As will be apparent by reference to the figure the liquid borne modifying material is pumped into flash tube 5 by means of pump 8 which draws the liquid borne modifier (for instance, a water slurry of titanium dioxide delusterant) from mixing tank 9. The liquid borne modifier is then pumped through line 10 and is mixed with inert gas at mixing T 11, the mixture passing through preheater 12 and thereafter to flash tube 5. Inert gas is supplied by gas storage container 13 through pressure regulating valve 14 from which it is fed through line 15 to mixing T 11 previously identified. Check valves 16 and 17 prevent the back flow of liquid borne modifier and inert gas. Pressure indicator 18 is used for visual adjustment of gas feed. The mixture of the melted polymer and liquid borne modifier progresses through flash tube 5 and is discharged into screw conveyor 19.

States PatentO 2,962,465 Patented Nov. 29, 1960 ICC The conveyor is heated by jacket 20. Steam formed in flash tube 5 is removed through steam exhaust vent 21. The finished polymer melt in which the modifier is now uniformly dispersed is removed from the apparatus through line 22.

In operation, the pressure regulating valve 14 is set to supply inert gas at a constant pressure, indicated on gauge 18, which may be about 10 pounds per square inch (p.s.i.) above that existing in line 10 at the inlet end of flash tube 5. More specifically, when polymerizing 66 nylon (polyhexamethylene adipamide), the pressure in line .19 will be about 250 p.s.i. (gauge) and valve 14 is set to deliver inert gas at a pressure of about 260 p.s.i. (gauge). Since this pressure is higher than that existing in line 10, there will be a small but steady flow of inert gas into the polyamide-forming system.

When an attempt is made to introduce the liquid borne modifier, as for instance an aqueous slurry of delusterant, into the stream of polymer melt without use of the inert gas as taught herein, pressure surges occur in the flash tube, which, in spite of check valves in the delusterantintroducing conduit (i.e. line 10), force polymeric material back into the conduit which furnishes the delusterant slurry. Similar difficulties may be caused by failure of delusterant check valve 16. When this occurs, the polyamide-forming composition freezes in the delusterant conduit, preventing further injection of the slurry. While the injection line is obstructed, the polymet and filament subsequently formed therefrom change in delusterant content causing non-uniformity in product. In addition, the modifier metering pump, in trying to force delusterant composition through the plugged line, labors under an excessive load causing frequent damage to bearings, pump-packing and driving motor.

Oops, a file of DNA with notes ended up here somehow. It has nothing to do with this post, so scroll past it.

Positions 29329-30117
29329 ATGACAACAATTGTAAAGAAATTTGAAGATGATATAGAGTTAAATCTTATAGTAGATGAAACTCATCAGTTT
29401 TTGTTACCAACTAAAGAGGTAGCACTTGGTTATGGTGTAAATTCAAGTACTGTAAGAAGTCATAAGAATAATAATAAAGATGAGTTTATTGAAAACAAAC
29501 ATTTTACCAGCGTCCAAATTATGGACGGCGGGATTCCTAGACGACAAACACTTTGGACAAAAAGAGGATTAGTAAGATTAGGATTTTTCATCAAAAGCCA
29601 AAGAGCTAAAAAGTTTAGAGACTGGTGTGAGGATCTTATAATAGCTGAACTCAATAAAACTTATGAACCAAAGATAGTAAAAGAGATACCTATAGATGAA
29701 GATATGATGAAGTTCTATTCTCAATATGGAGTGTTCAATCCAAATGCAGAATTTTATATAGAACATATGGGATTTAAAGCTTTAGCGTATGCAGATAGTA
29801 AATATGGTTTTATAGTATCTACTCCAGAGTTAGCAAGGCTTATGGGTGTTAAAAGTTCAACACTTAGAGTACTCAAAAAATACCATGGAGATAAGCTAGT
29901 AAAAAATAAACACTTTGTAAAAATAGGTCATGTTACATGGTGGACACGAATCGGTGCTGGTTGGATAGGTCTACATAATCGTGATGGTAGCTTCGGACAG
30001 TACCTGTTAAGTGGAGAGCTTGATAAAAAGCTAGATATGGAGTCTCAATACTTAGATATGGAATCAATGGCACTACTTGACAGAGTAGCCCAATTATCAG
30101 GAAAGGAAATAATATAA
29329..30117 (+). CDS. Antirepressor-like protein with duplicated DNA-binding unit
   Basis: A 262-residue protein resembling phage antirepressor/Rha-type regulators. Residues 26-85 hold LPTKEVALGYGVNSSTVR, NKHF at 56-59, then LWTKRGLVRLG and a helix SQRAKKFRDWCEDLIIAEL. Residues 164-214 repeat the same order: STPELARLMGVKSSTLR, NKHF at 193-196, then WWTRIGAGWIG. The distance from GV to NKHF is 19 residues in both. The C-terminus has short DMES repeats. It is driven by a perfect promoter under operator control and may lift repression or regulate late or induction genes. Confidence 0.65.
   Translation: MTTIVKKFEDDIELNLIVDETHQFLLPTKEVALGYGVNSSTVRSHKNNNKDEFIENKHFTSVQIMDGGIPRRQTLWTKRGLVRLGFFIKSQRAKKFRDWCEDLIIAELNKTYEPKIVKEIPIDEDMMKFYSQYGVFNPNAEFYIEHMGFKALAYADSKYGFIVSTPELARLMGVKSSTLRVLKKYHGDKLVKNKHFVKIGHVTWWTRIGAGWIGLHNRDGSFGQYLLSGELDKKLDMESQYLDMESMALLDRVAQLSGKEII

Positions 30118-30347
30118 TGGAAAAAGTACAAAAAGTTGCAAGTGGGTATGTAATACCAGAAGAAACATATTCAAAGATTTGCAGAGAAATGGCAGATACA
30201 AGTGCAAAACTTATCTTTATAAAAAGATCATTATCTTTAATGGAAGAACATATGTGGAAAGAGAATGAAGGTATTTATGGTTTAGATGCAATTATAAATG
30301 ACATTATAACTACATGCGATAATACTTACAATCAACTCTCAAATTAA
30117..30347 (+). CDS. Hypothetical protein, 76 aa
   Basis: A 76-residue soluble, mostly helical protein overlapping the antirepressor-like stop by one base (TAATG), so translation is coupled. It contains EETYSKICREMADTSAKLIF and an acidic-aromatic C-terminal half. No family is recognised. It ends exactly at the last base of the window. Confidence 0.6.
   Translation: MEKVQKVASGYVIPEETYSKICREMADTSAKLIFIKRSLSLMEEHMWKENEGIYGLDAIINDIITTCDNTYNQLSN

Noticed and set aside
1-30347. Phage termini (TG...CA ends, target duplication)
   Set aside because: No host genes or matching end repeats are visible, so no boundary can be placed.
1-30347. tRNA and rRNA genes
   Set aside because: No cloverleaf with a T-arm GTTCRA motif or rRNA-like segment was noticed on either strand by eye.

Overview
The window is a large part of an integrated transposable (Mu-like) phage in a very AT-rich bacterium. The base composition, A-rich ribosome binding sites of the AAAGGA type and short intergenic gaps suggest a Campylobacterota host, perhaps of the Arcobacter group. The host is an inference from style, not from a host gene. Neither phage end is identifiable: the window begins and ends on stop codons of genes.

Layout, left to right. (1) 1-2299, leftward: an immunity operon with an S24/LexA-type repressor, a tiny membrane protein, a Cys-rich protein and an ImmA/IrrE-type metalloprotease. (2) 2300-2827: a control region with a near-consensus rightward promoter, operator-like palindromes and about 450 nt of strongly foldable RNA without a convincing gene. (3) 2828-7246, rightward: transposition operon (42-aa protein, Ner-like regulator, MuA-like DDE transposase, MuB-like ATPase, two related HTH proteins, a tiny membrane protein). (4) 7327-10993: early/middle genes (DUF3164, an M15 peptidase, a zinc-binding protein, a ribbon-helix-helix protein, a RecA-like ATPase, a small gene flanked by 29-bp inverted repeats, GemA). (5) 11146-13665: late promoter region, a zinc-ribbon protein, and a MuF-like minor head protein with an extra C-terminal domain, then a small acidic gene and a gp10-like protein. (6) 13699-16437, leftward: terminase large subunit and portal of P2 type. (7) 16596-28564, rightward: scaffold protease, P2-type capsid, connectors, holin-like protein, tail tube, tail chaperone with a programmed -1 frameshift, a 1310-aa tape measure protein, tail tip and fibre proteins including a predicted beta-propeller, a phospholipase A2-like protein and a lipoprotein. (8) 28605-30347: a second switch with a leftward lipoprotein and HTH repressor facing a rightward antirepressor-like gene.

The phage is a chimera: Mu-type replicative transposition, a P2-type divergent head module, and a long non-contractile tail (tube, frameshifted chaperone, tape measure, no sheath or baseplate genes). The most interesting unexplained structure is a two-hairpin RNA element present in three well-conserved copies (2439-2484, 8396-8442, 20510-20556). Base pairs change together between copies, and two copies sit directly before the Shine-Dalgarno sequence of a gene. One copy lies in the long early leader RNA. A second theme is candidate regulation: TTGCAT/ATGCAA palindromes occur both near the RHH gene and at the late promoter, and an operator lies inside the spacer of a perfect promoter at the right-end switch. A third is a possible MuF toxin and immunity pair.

Maintaining preheater 12 and line 10 at temperatures above the polymer melting point does not solve the problem, since, at the temperatures required to keep the polyamide composition fluid, the water in which the modifier (or delusterant) is dispersed is converted to steam, and deposits solidify within line 10. For this reason, in producing 66 nylon it is desirable to keep preheater 12 below a temperature of about C. and to keep the modifier composition at preheater temperatures for as short a time as possible, in order to prevent agglomeration.